In one corner, we have Smartmatic, a London-based tech company that produces election software used all over the world. In the other, we have Fox News and a parade of Trump-worshiping characters: birther conspiracy theorist Lou Dobbs, “Money Honey” (ugh) Maria Bartiromo, Jeanine “Democrats Are Demon Rats” Pirro, alleged QAnon follower Sidney Powell, and, of course, Four Seasons Total Landscaping orator Rudy Giuliani.
Days after the 2020 election, Giuliani went on Fox to say that Smartmatic software was flipping votes from red to blue. He also claimed the company had been founded by Hugo Chavez, which, lol, no. The accusations spread rapidly, first on Fox News, then to other right-wing media organizations like Newsmax and OAN. According to Smartmatic’s complaint, by promoting these “demonstrably false and factually inaccurate” allegations, the network “decided to make Smartmatic the villain in their story.” Fox News and the mentioned anchors and surrogates have all filed motions to dismiss the suit, citing First Amendment protection.
Smartmatic claims its business has crumbled and is charging Fox News and the Trump cheerleaders $2.7 billion for the damages. And for that, it’s called on a couple of Chicago attorneys: J. Erik Connolly and Nicole E. Wrigley of the law firm Benesch.
Connolly is so Chicago that he pronounces the case “Smartmatic vs. Fax News.” He grew up in “a big industrial park surrounding O’Hare,” he says, and has lived within a 20-mile radius of the airport his whole life, including his undergrad and law school years at Northwestern. Wrigley, too, is an Illinois native, with magna cum laude degrees from Urbana-Champaign. Before joining Benesch in 2018, the two had next-door offices at powerhouse firm Winston & Strawn, where they developed a working partnership in “bet the company” litigation — that is, cases in which a company’s existence hinges on the outcome (as with Smartmatic). New York attorney Edward C. Wipper is teaming with Connolly and Wrigley on this case.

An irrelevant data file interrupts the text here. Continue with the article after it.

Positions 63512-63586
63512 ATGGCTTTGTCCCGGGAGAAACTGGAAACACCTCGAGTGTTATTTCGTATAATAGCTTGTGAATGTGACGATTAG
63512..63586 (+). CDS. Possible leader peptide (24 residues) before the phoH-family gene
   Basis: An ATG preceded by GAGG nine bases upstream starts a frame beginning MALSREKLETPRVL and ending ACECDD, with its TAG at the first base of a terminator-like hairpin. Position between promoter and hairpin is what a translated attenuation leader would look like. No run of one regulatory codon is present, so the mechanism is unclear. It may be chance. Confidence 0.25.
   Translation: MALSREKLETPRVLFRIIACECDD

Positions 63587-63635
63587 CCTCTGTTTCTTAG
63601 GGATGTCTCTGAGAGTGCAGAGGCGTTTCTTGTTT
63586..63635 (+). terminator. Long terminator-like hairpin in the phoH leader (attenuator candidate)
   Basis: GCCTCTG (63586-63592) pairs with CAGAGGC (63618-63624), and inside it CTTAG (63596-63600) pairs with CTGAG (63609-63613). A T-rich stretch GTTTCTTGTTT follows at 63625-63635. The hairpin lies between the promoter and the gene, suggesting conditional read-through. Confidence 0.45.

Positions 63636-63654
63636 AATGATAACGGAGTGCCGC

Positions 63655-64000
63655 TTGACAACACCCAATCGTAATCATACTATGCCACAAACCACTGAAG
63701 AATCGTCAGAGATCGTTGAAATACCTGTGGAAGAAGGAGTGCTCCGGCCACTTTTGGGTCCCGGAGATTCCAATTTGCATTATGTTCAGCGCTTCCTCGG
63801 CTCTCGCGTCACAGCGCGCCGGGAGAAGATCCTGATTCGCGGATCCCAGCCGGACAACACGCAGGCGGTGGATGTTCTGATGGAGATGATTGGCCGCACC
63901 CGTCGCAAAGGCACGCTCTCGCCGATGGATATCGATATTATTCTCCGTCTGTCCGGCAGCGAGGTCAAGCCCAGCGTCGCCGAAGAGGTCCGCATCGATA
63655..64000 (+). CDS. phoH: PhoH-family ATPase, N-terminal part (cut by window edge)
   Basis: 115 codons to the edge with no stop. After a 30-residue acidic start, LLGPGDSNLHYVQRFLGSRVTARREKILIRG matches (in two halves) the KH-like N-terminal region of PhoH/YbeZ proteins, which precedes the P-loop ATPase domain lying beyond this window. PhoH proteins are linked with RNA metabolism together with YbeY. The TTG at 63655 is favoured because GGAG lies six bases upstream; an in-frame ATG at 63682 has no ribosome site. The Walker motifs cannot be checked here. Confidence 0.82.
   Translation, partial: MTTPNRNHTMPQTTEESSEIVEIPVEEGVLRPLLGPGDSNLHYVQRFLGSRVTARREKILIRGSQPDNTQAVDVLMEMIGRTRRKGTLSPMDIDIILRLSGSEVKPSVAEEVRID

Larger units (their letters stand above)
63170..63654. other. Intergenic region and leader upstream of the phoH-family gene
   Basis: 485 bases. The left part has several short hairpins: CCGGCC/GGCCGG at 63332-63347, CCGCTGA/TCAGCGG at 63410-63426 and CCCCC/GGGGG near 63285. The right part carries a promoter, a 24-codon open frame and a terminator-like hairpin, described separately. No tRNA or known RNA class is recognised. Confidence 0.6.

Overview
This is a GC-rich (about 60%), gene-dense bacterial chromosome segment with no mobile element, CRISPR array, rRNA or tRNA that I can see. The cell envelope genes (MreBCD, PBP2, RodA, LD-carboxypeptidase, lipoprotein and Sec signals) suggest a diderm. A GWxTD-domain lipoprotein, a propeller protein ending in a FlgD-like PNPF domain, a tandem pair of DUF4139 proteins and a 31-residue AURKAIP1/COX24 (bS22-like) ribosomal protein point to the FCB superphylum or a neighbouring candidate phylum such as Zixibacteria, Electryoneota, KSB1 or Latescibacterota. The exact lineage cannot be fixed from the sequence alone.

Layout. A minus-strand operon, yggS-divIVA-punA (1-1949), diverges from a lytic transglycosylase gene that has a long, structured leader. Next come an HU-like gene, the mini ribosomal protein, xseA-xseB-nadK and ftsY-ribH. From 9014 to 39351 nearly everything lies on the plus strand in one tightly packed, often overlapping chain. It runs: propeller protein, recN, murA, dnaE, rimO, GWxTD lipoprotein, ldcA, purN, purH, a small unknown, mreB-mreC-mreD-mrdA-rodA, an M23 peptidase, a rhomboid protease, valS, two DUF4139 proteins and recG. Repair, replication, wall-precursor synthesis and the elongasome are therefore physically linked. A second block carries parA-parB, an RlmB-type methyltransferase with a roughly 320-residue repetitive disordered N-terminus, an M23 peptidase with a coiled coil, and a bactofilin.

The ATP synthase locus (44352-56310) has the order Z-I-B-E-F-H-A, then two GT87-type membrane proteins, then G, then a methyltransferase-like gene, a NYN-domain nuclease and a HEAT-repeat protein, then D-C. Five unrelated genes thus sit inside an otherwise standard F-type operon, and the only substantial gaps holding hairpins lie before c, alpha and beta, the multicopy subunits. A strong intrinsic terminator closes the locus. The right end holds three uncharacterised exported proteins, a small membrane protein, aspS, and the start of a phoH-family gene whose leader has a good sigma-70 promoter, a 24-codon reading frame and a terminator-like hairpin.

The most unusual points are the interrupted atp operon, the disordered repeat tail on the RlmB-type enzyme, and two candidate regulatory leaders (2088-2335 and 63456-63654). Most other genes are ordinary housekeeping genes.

Antidefamation suits constitute only about a third of Connolly and Wrigley’s cases, but they’ve made a name for themselves taking on broadcast news outlets. In 2017, Connolly and Wrigley negotiated the largest settlement in the history of American media defamation, $177 million on behalf of Beef Products, whose meat ABC News reporters repeatedly referred to as “pink slime.” They’re currently representing SmileDirectClub in a $2.85 billion suit against NBCUniversal Media for claiming that the company sells “do-it-yourself dentistry” that flouts federal safety regulations.
Have you ever been absolutely riveted by a legal brief? Me neither, until I read the opening lines of the Smartmatic v. Fox News complaint: “The Earth is round. Two plus two equals four. Joe Biden and Kamala Harris won the 2020 election for President and Vice President of the United States. The election was not stolen, rigged, or fixed. These are facts. They are demonstrable and irrefutable.” Frankly, Shakespeare could never.
“At the end of the day, legal briefs are still writing,” Connolly says. The intro came to Connolly in a spark of inspiration while getting ready for work one morning, and his team didn’t change a word after his first draft. “You still have an audience that you’re writing to — it just happens to be that I have a judge that I’m writing to.”
Remember facts? Remember when we expected our news outlets to report verified truths? That’s what Connolly and Wrigley’s team is attempting to establish: Facts exist, and unsubstantiated rumors have no place in media. “We’re not talking about a potential difference of opinion, we’re not talking about shades of gray,” Connolly told me. “Some things are just black and white.” So retro!